JSFuck is a bad security barrier.

TL;DR JSFuck can be reversed with fair ease by pattern matching (or simply string matching). Check out the code section for the actual code.

You can jump to the solution section if you don't want the background details.

Why in my sane mind would I do this?

I was recently analysing some of JS obfuscation strategy used by the websites. The popular ones were minification, uglification, loading JS from encoded strings, etc. Mostly they were deployed to hide the APIs from being exploited outside of the sites. But upon careful inspection, almost all of the JS obfuscation gave away their APIs and the extracted knowledge could be used to write wrappers for those in any language of choice (although, using JS had the advantage to use their codes directly). Then I hit upon another strategy which made this task seemingly impossible. JSFuck.

All the APIs required some form of keys to be sent with each request which was verified on the server side. These keys were generated by some form of hashing or seeded random number generation. But this site loaded its API keys using JSFuck and they were unique for the each request.

The problem

So, in a nutshell, I had to get past some changing JSFuck code which injected some global variables and get the values of those variables.


Then I started to analyse how JSFuck gets evaluated and tried to reverse it. JSFuck works in an interesting way. It only uses six of the JS characters, ()+[]!, to generate all the codes.

The overall strategy is to use the Function method of JS to create a function from a string and then evaluate it. Which reduces the generation strategy to get hold of the Function method with the limited characters and generate the string with those characters.

The details of code generation can be checked from JSFuck's GitHub source and it would be redundant to go into the details. On a high-level summary, it can be said as recursive replacement of individual parts.

The solution

Now the question before me is how do I break it. I guess to fully reverse engineer the code would be very involved. But my target was to reverse a specific version with only specific part varying every time. So, I embarked upon the strategy of pattern matching.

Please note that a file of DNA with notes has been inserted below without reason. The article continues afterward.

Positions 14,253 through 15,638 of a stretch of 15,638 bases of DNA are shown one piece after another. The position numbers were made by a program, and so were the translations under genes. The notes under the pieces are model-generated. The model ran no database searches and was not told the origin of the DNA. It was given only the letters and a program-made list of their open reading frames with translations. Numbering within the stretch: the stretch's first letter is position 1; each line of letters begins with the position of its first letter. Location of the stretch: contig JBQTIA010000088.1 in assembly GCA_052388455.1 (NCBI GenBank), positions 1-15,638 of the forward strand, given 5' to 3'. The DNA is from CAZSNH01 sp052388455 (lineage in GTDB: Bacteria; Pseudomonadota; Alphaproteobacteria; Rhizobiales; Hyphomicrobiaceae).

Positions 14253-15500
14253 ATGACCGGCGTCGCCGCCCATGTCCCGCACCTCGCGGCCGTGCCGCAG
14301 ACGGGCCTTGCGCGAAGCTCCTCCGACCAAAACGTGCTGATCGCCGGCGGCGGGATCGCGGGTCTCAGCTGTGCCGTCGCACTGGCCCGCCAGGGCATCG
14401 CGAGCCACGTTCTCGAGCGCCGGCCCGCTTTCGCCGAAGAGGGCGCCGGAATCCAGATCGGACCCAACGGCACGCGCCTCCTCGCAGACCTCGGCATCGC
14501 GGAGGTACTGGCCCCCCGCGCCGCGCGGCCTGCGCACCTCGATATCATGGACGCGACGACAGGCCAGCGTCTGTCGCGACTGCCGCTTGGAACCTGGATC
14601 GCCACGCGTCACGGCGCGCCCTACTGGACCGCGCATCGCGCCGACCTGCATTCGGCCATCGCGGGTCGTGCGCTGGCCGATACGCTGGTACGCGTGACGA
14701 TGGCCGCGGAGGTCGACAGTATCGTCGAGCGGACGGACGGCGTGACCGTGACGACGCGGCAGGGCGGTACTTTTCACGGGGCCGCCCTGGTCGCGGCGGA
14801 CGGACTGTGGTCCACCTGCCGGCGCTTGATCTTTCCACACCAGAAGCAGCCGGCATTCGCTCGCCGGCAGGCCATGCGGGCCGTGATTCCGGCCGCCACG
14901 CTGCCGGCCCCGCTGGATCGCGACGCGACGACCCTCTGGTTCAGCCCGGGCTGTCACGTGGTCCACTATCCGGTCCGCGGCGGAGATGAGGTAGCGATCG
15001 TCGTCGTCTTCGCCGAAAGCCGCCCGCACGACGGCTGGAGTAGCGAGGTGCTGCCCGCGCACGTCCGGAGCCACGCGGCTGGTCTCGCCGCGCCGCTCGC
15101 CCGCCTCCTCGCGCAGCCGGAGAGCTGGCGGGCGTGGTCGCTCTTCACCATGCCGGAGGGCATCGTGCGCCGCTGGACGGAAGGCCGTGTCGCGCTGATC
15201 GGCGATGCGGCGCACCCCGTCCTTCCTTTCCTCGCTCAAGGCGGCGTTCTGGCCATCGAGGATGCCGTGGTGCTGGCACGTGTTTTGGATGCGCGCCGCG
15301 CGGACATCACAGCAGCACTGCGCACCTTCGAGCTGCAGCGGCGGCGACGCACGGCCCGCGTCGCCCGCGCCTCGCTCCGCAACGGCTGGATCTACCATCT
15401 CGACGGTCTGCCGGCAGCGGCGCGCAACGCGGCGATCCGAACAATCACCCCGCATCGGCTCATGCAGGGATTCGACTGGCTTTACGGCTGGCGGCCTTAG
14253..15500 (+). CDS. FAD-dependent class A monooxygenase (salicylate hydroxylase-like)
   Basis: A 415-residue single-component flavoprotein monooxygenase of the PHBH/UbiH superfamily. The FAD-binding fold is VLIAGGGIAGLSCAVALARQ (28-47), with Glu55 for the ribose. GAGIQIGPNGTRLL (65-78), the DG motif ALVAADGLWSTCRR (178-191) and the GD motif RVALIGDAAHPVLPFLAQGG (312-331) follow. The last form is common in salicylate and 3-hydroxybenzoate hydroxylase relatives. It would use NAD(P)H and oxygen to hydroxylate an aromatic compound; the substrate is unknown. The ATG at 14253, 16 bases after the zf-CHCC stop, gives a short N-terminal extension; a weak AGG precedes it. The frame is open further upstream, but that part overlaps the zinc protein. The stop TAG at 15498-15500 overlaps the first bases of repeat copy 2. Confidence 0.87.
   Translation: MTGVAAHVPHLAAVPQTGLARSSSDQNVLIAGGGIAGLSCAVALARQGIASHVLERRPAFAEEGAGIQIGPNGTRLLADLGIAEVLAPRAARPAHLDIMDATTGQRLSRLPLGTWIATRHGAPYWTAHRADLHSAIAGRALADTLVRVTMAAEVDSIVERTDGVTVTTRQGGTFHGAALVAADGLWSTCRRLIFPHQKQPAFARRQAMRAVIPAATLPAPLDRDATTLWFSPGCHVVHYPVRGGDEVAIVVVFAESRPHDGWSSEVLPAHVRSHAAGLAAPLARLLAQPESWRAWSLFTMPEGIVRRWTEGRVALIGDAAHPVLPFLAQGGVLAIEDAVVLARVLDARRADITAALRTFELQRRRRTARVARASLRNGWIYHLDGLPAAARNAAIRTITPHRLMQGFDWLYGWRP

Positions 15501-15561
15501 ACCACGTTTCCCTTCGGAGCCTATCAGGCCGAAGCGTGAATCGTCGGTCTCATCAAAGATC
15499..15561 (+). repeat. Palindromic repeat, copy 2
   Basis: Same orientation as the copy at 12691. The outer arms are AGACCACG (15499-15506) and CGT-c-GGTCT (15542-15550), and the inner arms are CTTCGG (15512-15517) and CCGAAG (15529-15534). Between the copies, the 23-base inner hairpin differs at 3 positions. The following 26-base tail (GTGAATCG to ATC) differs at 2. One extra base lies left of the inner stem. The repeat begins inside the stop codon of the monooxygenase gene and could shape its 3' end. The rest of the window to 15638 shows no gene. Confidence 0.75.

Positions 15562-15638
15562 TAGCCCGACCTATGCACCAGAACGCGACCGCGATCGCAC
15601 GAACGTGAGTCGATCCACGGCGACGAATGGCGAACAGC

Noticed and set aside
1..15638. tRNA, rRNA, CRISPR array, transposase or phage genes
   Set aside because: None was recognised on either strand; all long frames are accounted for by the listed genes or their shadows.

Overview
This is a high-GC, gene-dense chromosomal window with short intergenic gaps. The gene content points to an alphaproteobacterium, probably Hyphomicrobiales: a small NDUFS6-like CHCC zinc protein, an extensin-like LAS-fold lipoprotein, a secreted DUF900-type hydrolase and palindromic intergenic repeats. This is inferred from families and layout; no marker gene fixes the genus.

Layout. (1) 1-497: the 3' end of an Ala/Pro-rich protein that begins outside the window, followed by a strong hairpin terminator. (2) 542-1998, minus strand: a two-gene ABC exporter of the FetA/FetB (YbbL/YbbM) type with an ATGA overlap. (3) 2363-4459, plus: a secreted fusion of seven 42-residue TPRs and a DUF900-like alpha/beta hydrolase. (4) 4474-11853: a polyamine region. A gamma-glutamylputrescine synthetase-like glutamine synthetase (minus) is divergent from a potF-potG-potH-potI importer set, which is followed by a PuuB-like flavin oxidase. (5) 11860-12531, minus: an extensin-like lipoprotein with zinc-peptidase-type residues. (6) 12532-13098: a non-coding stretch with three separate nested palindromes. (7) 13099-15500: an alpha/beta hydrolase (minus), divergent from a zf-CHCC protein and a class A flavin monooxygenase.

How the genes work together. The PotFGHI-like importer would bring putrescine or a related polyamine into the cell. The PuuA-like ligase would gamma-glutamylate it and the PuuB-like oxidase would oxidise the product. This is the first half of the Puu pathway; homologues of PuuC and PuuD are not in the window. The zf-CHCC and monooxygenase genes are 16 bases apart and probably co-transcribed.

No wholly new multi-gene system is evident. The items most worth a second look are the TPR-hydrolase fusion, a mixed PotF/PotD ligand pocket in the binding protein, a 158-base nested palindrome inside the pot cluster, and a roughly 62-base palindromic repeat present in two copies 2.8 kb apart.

The results of the initial inspection are:
  1. All codes began with a specific pattern which fetched Function.
  2. All of them ended with () which called the generated function.
  3. The code between them had segments enclosed within () of [], sometimes continuous, separated by +. They turned out to generate characters of the string being concatenated with +.
Then to further analyse the internals, I wrote some code to separate the blocks of above-mentioned types. Then tokenize them based on prefix matching of string from a mapping of the string to corresponding objects. Initially, the mapping contained only the pattern for Function and a few manually reversed characters.

To find the rest of the characters, I made the tokenizer print the unknown blocks separated by + in a JS compatible array which I then converted to the corresponding characters using JS's eval. This strategy didn't work for all the characters, especially the ones using CHAR_CODE to get the characters but it did convert a lot of other characters. After this, my tokenizer stopped spitting lots of unknown blocks and returned a lot of sane characters. (Actually, the code I was initially working with got fully deobfuscated until I hit another one with uppercase characters).

Other strategies

Before trying to solve this myself, I looked online for existing solutions. All the materials I found recommended to remove the last () and eval the code in JS. But my target was to reverse it from any language. Also removing () and using eval doesn't help if the code tried to inject some malicious code which can be easily placed any were in the middle.


Who cares all the shit details? I want the damn code!

Here you go:

My code disclaimer:

  1. This code doesn't parse all the possible characters. I have added only those characters which I encountered while I was working. The missing characters can easily be added by adding the corresponding string to the jsfuck-map.lisp file.
  2. The code is in Common Lisp. I am not an experienced lisp programmer so some of the code may not be according to accepted standards. I left the commented out code intact to show the actual development process.


JSFuck can be deobfuscated and the actual code can be obtained with fair ease. So, you should not be using JSFuck as a security layer.

As for that matter, I am still wondering how should one protect their API in the websites from being used outside of intended flow. Most of the strategies I have seen went down with some work.


  1. I have some JSfuck code that is missing/has extra characters. How can I use your code to decode what ever is decodable and later find typos myself?

  2. perhaps you can access https://www.dejs.vip/encry_decry/jsfuck.html


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